Thank you for the clarification. I was unaware of that perspective. I think unions have done good things in the past. Will a few cents residuals improve the lives of most writers? Doubt I’ll ever get a “no BS” answer to that question. Will the strike hurt my bottom line? It could, if it lasts. But I guess writers have to make their case now or miss out on the windfall, right? Is it as important as securing workplace safety, and health benefits? I wouldn’t want to lose my house over it.

  27. Dave commented on Nov 18

    1/ There’s an old Hollywoood joke about the starlet who was so stupid she slept with the writer
    2/ There must be a gadzillion screenplays and teleplays out there. These writers should be glad they’re getting paid what they’re getting paid.
    3/ If these writers think they can make money on the internet, why do they need studios?

  28. speedlet commented on Nov 19

    Doug —

    “Will a few cents improve the lives of writers?”

    It depends. The guy who created High School Musical, which has become a billion-dollar franchise for Disney, got paid a relative pittance for his script — but he gets to participate in the profits via residuals, and is now very well-off as a result. If it weren’t for residuals, he’d have been locked out of the upside. Marc Cherry famously had a long period of unemployment during which he was able to live on residuals — which enabled him to create Desperate Housewives. Most writers consider residuals to be something worth fighting for.

    Dave —

    2) There are indeed a lot of screenplays out there. Some sell for millions of dollars. The vast majority never sell at all. There’s a good reason for this: the vast majority are absolutely unproduceable. Good writing commands a huge premium, because it’s so scarce.

    3) Actually, this strike has already resulted in a lot of writers striking deals with Venture Capital firms from Silicon Valley. Instead of working for studios, these writers are producing their own shows on the internet (a la Quarterlife) and retaining an ownership stake. This is a 21st century business model that enables writers to own not 0.3% of the profits from the brands they create, but 50%. Most importantly, they retain their copyright. Marc Andreesen predicted this on his blog –an eventual shift from the outdated Hollywood business model to a new Silicon Valley business model. The strike is accelerating this process. If the strike lasts a year, you can expect to see a mass exodus to the internet. This is very good news for writers.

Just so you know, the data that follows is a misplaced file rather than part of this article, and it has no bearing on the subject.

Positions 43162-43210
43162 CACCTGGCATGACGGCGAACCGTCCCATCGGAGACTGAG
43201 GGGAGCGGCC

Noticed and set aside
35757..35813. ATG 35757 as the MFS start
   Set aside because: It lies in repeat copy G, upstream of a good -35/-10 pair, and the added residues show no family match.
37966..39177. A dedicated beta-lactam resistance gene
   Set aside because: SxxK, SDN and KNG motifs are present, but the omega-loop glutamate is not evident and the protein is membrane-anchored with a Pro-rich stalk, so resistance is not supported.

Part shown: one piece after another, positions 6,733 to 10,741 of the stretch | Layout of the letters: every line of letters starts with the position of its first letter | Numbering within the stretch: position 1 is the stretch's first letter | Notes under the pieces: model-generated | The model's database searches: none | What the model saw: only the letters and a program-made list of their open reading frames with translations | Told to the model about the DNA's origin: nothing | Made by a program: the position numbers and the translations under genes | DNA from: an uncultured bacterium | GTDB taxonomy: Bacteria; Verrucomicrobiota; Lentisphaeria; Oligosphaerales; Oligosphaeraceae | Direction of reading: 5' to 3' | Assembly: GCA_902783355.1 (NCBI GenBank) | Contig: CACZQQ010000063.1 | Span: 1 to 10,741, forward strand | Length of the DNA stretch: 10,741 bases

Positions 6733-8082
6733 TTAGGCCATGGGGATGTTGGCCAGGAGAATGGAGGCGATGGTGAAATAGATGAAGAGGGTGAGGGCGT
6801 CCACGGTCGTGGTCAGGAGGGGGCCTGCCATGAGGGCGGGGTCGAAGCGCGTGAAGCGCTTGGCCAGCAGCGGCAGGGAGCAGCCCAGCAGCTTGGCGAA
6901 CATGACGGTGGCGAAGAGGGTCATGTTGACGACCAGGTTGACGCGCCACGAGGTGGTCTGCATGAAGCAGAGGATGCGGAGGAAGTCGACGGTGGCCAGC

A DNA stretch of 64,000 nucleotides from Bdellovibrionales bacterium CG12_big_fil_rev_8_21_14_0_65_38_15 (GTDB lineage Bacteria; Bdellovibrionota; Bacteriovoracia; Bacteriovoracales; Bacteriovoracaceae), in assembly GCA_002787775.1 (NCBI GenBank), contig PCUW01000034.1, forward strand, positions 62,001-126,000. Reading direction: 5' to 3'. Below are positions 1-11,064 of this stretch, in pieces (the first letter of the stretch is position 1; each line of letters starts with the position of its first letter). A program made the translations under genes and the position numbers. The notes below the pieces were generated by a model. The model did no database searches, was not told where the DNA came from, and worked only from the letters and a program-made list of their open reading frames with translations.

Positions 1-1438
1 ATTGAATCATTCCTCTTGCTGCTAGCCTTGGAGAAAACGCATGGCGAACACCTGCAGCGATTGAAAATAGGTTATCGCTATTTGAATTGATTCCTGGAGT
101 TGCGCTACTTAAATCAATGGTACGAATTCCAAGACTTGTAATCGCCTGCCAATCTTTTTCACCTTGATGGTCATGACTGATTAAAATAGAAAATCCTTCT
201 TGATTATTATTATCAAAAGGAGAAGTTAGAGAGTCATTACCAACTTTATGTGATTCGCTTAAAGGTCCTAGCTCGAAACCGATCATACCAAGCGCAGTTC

29. Doug commented on Nov 19

    If I had a vote on this, which I don’t, I might be willing to sell it to the writers. I have a soft spot for the workers, since I’m one of them that works for a living. But, if the strike drags on for a year, the local economy tanks, my income drops off dramatically, and I lose my house, I’m pretty sure writers will rank somewhere near suicide bombers in public esteem. They have a case to make for putting others through this kind of pain for their own selfish interests, they better make it good.

  30. speedlet commented on Nov 19

    The local economy is already tanking. Los Angeles is one of the 2-3 biggest bubble markets in the world. LA is in for a hellacious recession. Don’t blame the writers for that — blame your friendly mortgage lender.

  31. Doug commented on Nov 19

    Fortunately, we’re a long way from suffering these kind of effects from this strike. There is a ray of hope in the scheduled meeting, at least they’re talking.

  32. speedlet commented on Nov 19

    Agreed. Have a happy Thanksgiving, Doug!